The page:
When it comes to consolidating enterprise applications, it turns out the biggest impediments to change are the business users themselves.
According to a new study of 206 IT decision makers in the U.S. from Forrester Consulting that was commissioned on behalf of Hewlett-Packard, the two major reasons that many IT organizations cite for their failure to consolidate existing applications are the fact that business users insist that they keep the older applications, followed closely by the fact that many of them are too busy developing new applications to spend the time needed to eliminate old ones. (Be sure to read our Mike Vizard’s full post on the study.)
This inability to retire obsolete applications not only increases costs — the study finds that supporting all those legacy applications drains IT productivity. In addition, all those legacy application require outdated IT infrastructure that is usually more expensive to maintain and run.
The good news is that the study finds that structured approaches to software development lifecycle (SDLC) are taking hold. But unless IT organizations can have a frank conversation with the business about how data can be effectively transferred from legacy applications to new more cost-effective applications, the process of modernizing IT systems slows to a crawl while costs continue to rise.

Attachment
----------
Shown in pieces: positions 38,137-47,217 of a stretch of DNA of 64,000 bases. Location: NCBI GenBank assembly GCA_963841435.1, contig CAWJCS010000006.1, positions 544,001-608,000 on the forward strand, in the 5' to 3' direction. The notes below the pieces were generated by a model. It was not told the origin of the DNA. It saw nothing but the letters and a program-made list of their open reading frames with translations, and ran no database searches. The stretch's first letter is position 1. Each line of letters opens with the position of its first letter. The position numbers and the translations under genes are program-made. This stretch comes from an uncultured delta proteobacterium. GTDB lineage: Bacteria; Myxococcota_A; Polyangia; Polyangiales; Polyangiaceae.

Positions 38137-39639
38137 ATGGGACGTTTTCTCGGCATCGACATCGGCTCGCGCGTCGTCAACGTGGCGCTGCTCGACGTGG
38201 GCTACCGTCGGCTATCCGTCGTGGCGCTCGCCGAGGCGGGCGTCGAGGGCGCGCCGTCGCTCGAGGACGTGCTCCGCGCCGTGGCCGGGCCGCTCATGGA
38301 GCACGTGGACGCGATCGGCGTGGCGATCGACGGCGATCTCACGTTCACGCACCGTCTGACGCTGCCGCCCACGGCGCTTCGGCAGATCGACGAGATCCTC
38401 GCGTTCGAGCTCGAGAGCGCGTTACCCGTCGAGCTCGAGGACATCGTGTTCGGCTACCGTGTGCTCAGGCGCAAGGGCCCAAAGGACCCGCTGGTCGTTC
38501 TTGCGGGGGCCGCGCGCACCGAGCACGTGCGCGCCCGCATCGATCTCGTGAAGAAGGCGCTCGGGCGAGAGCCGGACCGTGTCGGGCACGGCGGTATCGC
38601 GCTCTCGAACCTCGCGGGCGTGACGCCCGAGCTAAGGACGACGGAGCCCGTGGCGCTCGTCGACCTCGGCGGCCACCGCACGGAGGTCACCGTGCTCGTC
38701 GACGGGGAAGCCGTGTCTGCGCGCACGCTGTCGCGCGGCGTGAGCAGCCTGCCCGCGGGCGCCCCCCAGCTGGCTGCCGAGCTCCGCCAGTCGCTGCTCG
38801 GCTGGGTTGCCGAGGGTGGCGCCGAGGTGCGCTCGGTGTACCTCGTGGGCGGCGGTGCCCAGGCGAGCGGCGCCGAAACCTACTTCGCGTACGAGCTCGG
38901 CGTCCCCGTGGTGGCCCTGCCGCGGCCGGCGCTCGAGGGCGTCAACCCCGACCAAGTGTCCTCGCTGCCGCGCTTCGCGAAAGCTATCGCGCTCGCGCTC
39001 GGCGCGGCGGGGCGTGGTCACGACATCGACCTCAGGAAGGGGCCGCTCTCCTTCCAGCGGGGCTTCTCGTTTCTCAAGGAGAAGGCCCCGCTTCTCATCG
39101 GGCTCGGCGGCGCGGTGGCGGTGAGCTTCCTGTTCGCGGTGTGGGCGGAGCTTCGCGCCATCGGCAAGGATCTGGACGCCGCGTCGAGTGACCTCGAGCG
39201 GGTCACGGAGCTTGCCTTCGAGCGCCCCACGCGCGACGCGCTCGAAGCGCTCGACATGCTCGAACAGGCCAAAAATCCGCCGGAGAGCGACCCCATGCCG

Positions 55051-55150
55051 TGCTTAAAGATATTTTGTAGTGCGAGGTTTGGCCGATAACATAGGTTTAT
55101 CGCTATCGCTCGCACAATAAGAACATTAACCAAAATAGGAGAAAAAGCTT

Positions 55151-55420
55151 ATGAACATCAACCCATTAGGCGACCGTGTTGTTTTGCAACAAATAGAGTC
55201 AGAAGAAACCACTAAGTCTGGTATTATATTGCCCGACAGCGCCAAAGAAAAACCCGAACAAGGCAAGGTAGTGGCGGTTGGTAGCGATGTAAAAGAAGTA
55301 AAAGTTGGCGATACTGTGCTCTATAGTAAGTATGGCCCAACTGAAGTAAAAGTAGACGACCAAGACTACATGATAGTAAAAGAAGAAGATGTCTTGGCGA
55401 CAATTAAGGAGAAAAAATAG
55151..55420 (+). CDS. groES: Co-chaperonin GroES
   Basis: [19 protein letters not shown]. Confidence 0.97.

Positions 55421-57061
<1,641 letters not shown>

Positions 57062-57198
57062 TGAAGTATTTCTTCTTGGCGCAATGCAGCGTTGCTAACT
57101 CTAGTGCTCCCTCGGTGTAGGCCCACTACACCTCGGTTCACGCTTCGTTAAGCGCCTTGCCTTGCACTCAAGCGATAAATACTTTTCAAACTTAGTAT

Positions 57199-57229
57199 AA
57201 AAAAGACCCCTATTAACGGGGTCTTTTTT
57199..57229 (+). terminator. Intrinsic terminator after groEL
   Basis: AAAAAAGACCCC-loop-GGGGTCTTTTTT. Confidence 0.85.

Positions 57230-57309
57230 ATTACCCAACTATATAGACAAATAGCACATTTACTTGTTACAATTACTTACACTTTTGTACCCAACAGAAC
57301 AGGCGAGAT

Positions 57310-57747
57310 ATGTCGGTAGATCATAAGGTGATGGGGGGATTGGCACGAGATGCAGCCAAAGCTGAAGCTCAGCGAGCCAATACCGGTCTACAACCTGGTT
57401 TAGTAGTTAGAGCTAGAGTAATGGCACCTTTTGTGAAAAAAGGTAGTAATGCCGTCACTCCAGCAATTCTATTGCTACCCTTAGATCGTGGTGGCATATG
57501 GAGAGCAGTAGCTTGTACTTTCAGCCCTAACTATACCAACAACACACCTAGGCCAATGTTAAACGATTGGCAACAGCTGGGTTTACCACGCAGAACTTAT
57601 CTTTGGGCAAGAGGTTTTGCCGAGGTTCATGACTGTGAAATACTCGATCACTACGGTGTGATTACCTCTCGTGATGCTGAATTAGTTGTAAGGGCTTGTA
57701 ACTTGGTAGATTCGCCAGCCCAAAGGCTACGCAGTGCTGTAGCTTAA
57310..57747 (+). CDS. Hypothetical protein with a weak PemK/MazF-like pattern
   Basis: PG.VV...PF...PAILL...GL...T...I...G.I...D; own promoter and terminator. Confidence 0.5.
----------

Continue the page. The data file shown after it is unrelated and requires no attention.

Click through to learn more about Forrester’s research into application lifecycles — and how to fix them.
Many IT organizations simply can’t cope with the size of their application base.
Old infrastructure and outdated applications drag the business down.
Business units are too attached to existing applications.
But not many have a consistent approach to the process.
More emphasis being placed on software development lifecycle.
Adding business flexibility edges out cost reduction.
But different types of projects still require waterfall methodology.
Business value and increased quality are primary drivers.
Design and development are the place seeing the most impact.
More companies seeing improvements in overall process.